Chrome device debug logs
This article is for IT administrators managing Chrome devices.
If you experience problems with a managed Chrome device, you can troubleshoot using the Chrome device debug logs and Log Analyzer. Collect the logs, let the Log Analyzer tool examine them for you, and then review the results to resolve the problem. The logs are also useful if you need to contact support about a problem.
The logs are in the /var/log directory, and you can access them by typing file:///var/log in the browser address bar. You can use net-internals to export the contents of /var/log and all its sub directories into a zipped .tgz file.
To export the debug logs:
- On a managed Chrome device, browse to chrome://net-internals/#chromeos.
- (Optional) Select a debug mode. For example, if you're having Wi-Fi interruptions, select Wi-Fi. If you don't select a debug mode, net-internals will capture general device debug logs.
- Open a new tab and reproduce the issue.
- Go back to the net-internals tab and click Store Debug Logs.
- To access the logs, click and select Files.
For more information about net-internals, see Troubleshoot with net-internals.
Log Analyzer is a log-parser that examines device logs for managed Chrome devices.
To examine Chrome device debug logs with Log Analyzer:
- Go to Log Analyzer.
- Do one of the following:
- Paste the contents of the debug logs into the box.
- Upload the log file.
- From the log source drop-down list, select Chrome OS device log
- Click Analyze.
When the analysis is complete, Log Analyzer will show that there was nothing to report or display observations extracted from the logs along with explanations. In some cases, the observations may contain links where you can find more information.
Tip: The logs cover the life of a device so try to figure out when the issue happened to make searching the observations easier.
- If you see
ieee80211_reasoncodein the Log Analyzer output, check a third-party site, such as the Cisco® Support Community, for details on what these codes mean.
- Enrollment failures often put device management server request codes in the logs. For details on server error codes, see Device management errors.
You should only read the logs manually as a last resort. Use Log Analyzer first to troubleshoot a problem. If you decide to examine the device logs yourself, use the information below as a guide.
Debug log file structure
The hardware ID and model of the device is at the top of the file and looks like this:
Includes information about the boot process.
These logs are useful for troubleshooting Wi-Fi connectivity issues and include:
Shows system events such as when a device was turned on or off.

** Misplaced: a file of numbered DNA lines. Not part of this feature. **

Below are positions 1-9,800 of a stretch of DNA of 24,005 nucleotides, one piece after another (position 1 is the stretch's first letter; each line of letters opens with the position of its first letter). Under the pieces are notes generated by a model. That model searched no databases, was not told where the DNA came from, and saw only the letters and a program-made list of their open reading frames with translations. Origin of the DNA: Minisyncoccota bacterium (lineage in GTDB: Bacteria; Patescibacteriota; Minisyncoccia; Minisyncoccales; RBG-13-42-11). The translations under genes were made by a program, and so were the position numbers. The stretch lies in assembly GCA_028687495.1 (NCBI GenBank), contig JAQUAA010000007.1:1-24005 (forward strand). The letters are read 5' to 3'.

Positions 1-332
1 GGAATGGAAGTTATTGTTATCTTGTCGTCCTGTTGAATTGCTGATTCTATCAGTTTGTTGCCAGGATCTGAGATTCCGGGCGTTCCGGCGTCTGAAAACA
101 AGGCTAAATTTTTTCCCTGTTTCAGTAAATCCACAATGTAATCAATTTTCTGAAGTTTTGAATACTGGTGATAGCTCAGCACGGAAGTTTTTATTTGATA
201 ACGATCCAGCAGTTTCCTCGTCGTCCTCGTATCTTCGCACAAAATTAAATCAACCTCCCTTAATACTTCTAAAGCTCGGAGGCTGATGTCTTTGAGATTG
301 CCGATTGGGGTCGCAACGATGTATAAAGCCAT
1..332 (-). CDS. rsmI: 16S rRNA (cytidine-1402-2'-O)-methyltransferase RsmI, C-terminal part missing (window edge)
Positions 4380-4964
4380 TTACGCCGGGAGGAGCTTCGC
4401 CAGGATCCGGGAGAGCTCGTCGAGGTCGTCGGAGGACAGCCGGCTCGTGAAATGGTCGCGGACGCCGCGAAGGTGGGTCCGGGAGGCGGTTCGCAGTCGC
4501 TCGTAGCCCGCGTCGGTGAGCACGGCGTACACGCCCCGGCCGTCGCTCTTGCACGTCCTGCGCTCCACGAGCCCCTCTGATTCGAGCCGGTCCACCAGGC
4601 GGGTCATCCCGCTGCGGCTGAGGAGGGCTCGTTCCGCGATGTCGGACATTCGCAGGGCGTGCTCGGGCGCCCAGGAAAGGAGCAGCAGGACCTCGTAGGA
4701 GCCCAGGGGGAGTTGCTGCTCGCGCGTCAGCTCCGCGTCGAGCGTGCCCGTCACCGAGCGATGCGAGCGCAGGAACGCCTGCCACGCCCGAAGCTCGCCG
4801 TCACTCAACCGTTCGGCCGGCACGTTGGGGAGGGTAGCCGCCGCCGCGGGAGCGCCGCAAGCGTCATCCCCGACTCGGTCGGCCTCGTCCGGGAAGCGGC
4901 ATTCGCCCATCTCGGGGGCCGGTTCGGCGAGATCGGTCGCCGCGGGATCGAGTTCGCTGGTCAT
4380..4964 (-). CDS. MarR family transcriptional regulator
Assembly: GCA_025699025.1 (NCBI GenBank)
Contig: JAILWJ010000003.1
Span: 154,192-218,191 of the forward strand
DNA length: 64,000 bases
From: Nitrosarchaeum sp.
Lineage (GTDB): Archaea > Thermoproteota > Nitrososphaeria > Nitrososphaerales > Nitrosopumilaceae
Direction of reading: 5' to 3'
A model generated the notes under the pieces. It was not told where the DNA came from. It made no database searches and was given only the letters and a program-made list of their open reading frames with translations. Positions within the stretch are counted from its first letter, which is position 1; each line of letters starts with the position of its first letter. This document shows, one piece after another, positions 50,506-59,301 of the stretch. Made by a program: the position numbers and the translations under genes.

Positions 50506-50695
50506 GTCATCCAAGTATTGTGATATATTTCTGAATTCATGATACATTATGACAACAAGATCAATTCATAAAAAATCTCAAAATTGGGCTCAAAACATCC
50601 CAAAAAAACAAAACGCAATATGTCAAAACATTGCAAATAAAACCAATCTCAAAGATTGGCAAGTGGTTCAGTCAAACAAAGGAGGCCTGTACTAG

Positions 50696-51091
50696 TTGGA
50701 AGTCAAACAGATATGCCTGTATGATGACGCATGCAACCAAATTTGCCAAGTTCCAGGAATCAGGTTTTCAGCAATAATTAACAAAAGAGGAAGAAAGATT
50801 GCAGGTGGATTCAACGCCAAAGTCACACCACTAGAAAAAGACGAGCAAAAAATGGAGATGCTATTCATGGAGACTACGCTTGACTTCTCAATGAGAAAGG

Includes messages to and from the kernel.
These logs are helpful for issues where devices aren't connecting to the right networks or aren't connecting at all and include:
Example of net.log
The following lines show the device has found an available 2.4 GHz and 5 GHz wireless network:
Later in the logs, there's additional information about the strength of the available connections, including the MAC address of the access point, frequency of the signal, noise and signal levels, and signal-to-noise ratio:
The logs list the available networks in order of preference, which is helpful if a device isn't connecting to the expected network.
A Chrome device attempts to select the best available network that meets a certain criteria. In this example, devices were connecting to a 2.4 GHz network instead of a 5 GHz network. The logs show that the Chrome device rated the 2.4 GHz network higher based on the signal-to-noise ratio (28/27 over 22/21), so it chose to connect to it instead.
Contains information about sandboxing.
Shows the sequence of events for checking on the date for updating the system.
These logs are useful for issues where devices won't update. They show information about communication between a device and omahaproxy for updates, including the response from the server.
This folder contains information about Chrome crashes, which can be difficult to decipher. See Troubleshoot Chrome crashes for more information. You can find crash report information by browsing to chrome://crashes. The most recent file in the /Chrome folder is named chrome, and older files are denoted with a timestamp.
Timestamp format: Timestamps have some high-level operating system and browser rendering messages.
Contains log metrics in a simple key=value format for easy parsing.
Contains information about actions performed by the power manager.
|file:///var/log/ui||Contains issue records about the user interface or graphics.|
|file:///var/log/update_engine||Chrome moves older update log files to this folder. The latest update log is named /update_engine.log.|
|file:///var/log/xorg||Contains hardware and system information.|